By Josh Oakley
I’ve always felt that there was something more. It’s an impulse intrinsic to human nature, to a certain extent, though it affects some more than others. I am, unquestionably, one of the “some”. That isn’t to say that I’m ungrateful for the life I've lived or the people I’ve met or the experiences I’ve had. But none of them have made the yearning subside. Perhaps, I both fear and hope, it is a thing that never truly fades.
A piece of that forward-driven persistence stems from wanting to be around a tidal wave of culture. My hometown, Wheaton, a nice suburb that I’m happy I was able to grow up in, lacks that sort of active drive. I’ve resided in Chicago, and though it contains a powerful alternative theater scene, and provides the rest of the country with plenty of talented individuals, it doesn’t feel like a tipping point, at least in the way I’ve been able to utilize it. I long for something to rival the New York scenes of punk music in the 70's or literature in the 90’s (as captured in this, one of the best pieces I’ve ever read). I’ve always wanted to be somewhere that felt unpredictable.
When The Meltdown with Jonah and Kumail television show was announced, I was not yet sure where I would be going after college. I was thrilled that a show that had seemingly already become an LA staple would make its way to my TV screen, even in a truncated format. Since then, I’ve made my plans, and will be moving to Los Angeles with one of my best friends in September. Before that happens, earlier today, I got a preview of The Meltdown, in the form of the first episode premiering early online. It’s a great half-hour, featuring funny stand-up (especially from Neal Brennan) and the biggest laugh that the word “Aladdin” has ever gotten. But what I love most, the inclusion of which was a stroke of genius, is the backstage footage.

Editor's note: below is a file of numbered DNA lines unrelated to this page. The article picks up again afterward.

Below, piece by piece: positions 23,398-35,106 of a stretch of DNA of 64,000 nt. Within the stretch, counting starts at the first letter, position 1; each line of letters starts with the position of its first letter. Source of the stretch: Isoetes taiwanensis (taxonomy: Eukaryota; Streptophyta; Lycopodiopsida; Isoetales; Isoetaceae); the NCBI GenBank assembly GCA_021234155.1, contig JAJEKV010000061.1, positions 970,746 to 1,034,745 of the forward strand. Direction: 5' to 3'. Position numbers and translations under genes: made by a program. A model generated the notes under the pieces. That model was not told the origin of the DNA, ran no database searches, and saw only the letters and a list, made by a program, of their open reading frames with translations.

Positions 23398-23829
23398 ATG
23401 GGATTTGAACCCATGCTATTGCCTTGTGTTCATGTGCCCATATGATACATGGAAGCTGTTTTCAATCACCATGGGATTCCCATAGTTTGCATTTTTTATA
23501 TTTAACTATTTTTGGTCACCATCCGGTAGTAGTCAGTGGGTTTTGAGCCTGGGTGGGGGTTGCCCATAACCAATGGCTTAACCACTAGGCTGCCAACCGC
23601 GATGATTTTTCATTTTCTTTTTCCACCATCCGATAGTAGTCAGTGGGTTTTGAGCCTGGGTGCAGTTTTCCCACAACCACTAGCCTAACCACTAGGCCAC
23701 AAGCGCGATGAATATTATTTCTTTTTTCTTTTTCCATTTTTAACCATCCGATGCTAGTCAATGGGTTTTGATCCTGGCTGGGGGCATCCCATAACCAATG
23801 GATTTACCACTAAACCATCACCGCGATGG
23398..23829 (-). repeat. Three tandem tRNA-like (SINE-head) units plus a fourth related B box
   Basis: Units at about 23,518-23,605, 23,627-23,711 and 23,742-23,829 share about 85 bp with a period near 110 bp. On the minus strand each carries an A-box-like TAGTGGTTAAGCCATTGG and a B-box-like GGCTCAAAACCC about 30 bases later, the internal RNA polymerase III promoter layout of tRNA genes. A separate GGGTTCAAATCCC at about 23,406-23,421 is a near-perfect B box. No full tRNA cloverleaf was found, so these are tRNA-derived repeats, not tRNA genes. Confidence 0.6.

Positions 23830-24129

Those backstage sequences are the proof that The Meltdown in television form is fully committed to its audience; why else show Moshe Kasher and Natasha Leggero talking about Rory Scovel? It’s a show where flashing the names of those onscreen feels almost unnecessary, not because of exclusivity, but because the community feels so fleshed out and the intended audience so clear. Those conversational bits were my favorite aspect of Kroll Show’s most recent season as well, adding a layer of how well these people know and care about each other. This tenor has been rising in the world of comedy for years now. It may have always been present, and stories bandied about make that seem like the case, but the rise of comedy podcasts aided the notion of comedians working with each other even the field of stand-up which, to the outsider, can seem so singular.
All of these things working in tandem have made the entire comedy field feel more and more like a community, no matter the city at hand. But Los Angeles, for a number of reasons, still feels like a large beating heart in the middle of it. A large part of the reason I’m moving there is to get closer to this community, so I can see The Meltdown or tapings of Doug Loves Movies whenever I wish. I’m not going there to be part of that world, per se (comedy is my love, not my personal talent), but to be around it and hope to suck up at least a little of its electricity. In Chicago I was treated to friends that invigorated me, and helped assure me that I wanted nothing more than to be an artist. Now, as I ready to move, I look for an even more insular community; friends to write scripts with, a place to hone my personal skills. And, surrounding me, the voices of those I admire and appreciate. Maybe I won’t find what I need in Los Angeles. At the very least, I just want to find something more, even if it’s just a pulsating energy that will point me even more precisely in the direction I need to head. The Meltdown with Jonah and Kumail helps to prove that this idea does exist and gives me hope that I’ll find the version of it that I long for.